Neo-puritans feel a duty to “call people out”, often pressing for people to be sacked or shunned.

Don’t debate JK Rowling – “cancel” her. They see debate not as a chance to test and exchange ideas, but as unwelcome, wearying, maybe impossible.

Neo-puritanism has tightened the boundaries of free speech. Like Amber Rudd being “no platformed” by Oxford students. The NUS trying to block Peter Tatchell from speaking. A school dropping plans to name a house after JK Rowling. A DJ sacked (now reinstated) for denying he has “white privilege.” An Oxford professor given security guards after threats from transgender activists. Sheffield University paying students to police “micro-aggressions”. Hundreds of Guardian employees attacking Suzanne Moore’s “transphobia” for writing: “Female is a biological classification.”

Second, Neo-puritans believe in “hard” quotas and targets.

Conservatives and liberals often support increasing numbers of women or ethnic minorities in certain roles. They favour outreach programmes, mentoring, open days, etc.

Neo-puritans want quotas and sex/racially defined scholarships which other groups can’t enter. For example, Reni Eddo-Lodge argues that “when there are no hard targets for programmes of positive discrimination, they will always run the risk of looking like they’re doing something without achieving much at all.”

Examples include Cambridge University’s scholarship scheme (worth £18,000 a year) solely for black British students and Oxford’s  Arlan Hamilton scholarships for Black undergraduates. UCL has scholarships for BME postgraduate students. The Bank of England has scholarships for African Caribbean students.

Third, Neo-puritans (i) think people are defined by their group, (ii) say people have “false consciousness” about our society and (iii) attack the liberal idea that people can be neutral.

A wave of bestselling books by Neo-puritan authors ramp up the importance of group differences Whether we’re talking about “White supremacy”, “White privilege”, or “White Fragility”, it’s not that some people are racist, but society.

For Neo-puritans, not only are people defined by their race, but race is defined by behaviour in an almost mystical way. The founder of “decolonise the curriculum,” Pran Patel, said: “Priti Patel is the perfect example of whiteness inhabiting a different coloured vessel”.

Dr Priyamvada Gopal, a Cambridge academic, tweeted: “White lives don’t matter. As white lives” and “Abolish whiteness.” This isn’t just divisive and unhelpful. The concept of “whiteness” – that there are certain ways of behaving that are “white” – is intrinsically racist.

This explains why Neo-puritans think it’s OK to attack Conservative MPs from ethnic minorities as “coconuts” or “bounty bars” Robin DiAngelo argues there is deep false consciousness in our society: “Our racial socializatition sets us up to repeat racist behaviour regardless of our intentions.”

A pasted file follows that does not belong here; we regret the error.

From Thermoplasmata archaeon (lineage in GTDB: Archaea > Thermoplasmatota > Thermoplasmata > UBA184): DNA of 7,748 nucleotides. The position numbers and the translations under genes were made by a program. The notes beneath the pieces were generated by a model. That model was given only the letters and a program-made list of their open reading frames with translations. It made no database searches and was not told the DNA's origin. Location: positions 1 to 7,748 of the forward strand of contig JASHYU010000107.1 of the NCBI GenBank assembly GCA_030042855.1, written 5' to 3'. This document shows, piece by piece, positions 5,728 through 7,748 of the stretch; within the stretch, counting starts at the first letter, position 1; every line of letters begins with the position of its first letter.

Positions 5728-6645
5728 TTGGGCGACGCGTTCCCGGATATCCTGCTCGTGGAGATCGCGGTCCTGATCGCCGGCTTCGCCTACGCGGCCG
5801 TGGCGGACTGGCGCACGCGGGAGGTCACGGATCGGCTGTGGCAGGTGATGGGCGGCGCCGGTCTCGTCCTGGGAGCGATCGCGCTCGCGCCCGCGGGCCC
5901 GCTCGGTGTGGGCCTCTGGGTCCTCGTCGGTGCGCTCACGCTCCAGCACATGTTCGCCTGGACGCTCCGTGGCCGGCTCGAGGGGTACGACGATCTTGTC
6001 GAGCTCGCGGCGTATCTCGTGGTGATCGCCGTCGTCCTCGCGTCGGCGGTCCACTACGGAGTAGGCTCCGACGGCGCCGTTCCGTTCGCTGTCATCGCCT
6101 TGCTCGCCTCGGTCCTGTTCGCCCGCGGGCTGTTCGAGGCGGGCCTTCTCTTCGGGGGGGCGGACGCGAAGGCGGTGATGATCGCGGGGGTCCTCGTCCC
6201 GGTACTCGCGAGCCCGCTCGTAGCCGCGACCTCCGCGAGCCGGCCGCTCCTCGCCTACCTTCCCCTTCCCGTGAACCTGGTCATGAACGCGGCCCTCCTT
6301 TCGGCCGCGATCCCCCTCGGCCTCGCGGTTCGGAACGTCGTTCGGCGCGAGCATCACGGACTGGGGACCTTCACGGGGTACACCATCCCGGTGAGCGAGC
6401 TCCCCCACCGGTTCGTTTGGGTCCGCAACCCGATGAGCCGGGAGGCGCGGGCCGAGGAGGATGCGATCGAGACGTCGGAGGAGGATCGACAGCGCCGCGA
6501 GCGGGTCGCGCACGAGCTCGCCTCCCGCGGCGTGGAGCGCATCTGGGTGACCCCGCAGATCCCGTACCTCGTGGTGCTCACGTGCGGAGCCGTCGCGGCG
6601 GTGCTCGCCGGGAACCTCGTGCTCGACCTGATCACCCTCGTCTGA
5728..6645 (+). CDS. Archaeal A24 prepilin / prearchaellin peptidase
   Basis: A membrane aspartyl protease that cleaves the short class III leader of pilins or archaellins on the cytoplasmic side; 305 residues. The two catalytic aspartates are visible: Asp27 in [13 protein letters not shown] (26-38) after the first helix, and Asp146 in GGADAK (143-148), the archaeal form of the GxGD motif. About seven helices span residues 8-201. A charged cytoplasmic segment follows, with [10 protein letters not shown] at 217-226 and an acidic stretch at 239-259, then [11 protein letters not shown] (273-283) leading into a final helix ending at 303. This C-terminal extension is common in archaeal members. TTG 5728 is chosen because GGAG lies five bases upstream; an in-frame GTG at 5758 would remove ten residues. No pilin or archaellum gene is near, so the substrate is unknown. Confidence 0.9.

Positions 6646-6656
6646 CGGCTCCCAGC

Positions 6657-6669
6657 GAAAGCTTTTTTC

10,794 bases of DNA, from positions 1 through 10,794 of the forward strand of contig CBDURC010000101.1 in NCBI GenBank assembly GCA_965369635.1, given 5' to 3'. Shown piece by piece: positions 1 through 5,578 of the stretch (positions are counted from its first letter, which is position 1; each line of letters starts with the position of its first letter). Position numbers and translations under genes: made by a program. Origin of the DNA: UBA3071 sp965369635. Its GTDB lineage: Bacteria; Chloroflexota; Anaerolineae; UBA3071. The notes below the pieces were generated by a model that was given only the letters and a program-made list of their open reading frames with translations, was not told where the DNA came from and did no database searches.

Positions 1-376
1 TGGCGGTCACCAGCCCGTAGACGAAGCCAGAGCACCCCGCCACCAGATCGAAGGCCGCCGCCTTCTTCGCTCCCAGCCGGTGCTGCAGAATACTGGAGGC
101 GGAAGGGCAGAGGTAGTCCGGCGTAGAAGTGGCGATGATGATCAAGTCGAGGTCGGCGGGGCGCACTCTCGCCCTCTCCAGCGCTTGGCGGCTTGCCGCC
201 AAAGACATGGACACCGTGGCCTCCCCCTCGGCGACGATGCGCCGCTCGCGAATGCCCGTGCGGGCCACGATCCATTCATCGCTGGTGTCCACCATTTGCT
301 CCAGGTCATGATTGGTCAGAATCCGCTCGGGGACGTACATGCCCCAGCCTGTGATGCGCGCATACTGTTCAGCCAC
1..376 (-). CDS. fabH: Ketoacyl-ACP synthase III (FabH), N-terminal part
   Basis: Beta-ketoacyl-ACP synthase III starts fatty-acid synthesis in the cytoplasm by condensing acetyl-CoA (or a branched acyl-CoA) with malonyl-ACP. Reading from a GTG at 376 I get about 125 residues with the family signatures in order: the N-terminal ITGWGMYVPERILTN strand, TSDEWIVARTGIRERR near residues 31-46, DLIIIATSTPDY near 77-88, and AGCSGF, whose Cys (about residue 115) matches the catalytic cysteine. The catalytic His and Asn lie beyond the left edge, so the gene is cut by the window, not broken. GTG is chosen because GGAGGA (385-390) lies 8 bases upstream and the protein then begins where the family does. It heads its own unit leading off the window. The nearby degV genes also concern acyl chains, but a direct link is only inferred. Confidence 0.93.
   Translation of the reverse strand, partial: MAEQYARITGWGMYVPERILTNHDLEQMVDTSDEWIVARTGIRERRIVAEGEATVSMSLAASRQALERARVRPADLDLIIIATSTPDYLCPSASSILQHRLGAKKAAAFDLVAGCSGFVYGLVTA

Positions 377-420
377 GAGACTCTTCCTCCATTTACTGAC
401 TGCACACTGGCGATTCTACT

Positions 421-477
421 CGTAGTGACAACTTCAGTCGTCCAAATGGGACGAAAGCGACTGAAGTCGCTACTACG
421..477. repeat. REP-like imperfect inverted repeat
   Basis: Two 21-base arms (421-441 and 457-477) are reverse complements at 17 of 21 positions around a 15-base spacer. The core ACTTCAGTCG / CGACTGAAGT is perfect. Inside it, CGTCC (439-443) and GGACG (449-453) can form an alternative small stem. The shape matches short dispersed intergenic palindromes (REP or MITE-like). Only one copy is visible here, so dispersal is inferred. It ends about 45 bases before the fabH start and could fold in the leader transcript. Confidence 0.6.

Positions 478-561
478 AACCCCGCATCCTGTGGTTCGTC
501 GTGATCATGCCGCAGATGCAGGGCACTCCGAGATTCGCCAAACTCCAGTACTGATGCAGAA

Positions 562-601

Neo-puritans see the “colour-blind” ideals of liberals as part of this false consciousness.

Reni Eddo-Lodge argues: “Colour-blindness is used to silence talk about structural racism while we continue to fool ourselves with the lie of meritocracy.”

A headteacher in Sheffield agrees, writing to parents: “Our society is built upon white supremacy… the world’s systems and structures are built on this bias, and this therefore creates White Privilege.”

Finally, Neo-puritans have a particular take on history, with the emphasis on criticism.

The self-styled “leader” of the BLM protests says Churchill’s statue is offensive and should be taken down.  A university lecturer argues: “Churchill must fall”, because he was an “imperialist racist,” “hated” by the working class. Maya Goodfellow argues: “The way Churchill is remembered in the UK has always been tied up with ideas of white superiority.”

Nor is it just Churchill.

Take the student union leader who vowed to paint over a First World War memorial: “Mark my words – we’re taking down the mural of white men in the uni Senate room, even if I have to paint over it myself.”

Or the Oxford lecturer who hopes Oxford researchers don’t invent a coronavirus vaccine first because: “it will be used as it has been in the past, to fulfil its political, patriotic function as proof of British excellence.”

So what’s the problem with Neo-puritanism?

First, I worry hard quotas lead to resentment; undermine those who succeed (am I only here because of my race or gender?); and lead to unfair, arbitrary decisions: can a scholarship for black students be awarded to a mixed-race person?

Second, there’s an abuse of language here. Apartheid South Africa and the Confederacy were states with an ideology of “White Supremacy”. Britain isn’t.

Third, relentless emphasis on group membership plus tighter boundaries on speech will lead to a society not at ease with itself. Instead of the colour-blind world liberals hope for, we’ll end up in a world walking on eggshells, where more and more we’ll see each other primarily as members of groups.

Fourth, I worry about the counter-productive effects of this conversation. If the “core function” of the police is racism, why should anyone non-white join up?

A 13 year old boy recently pleaded guilty to kicking a police officer on the head as he lay on the ground because of protests he’d seen on TV. Ideas have consequences.

If you claim our society is built on “white supremacy”, this will be heard by some people with fragile mental health. I know of a case of a young person who feels oppressed by all around her, seeing offers of friendship and help from white people as disguised attempts to hurt her.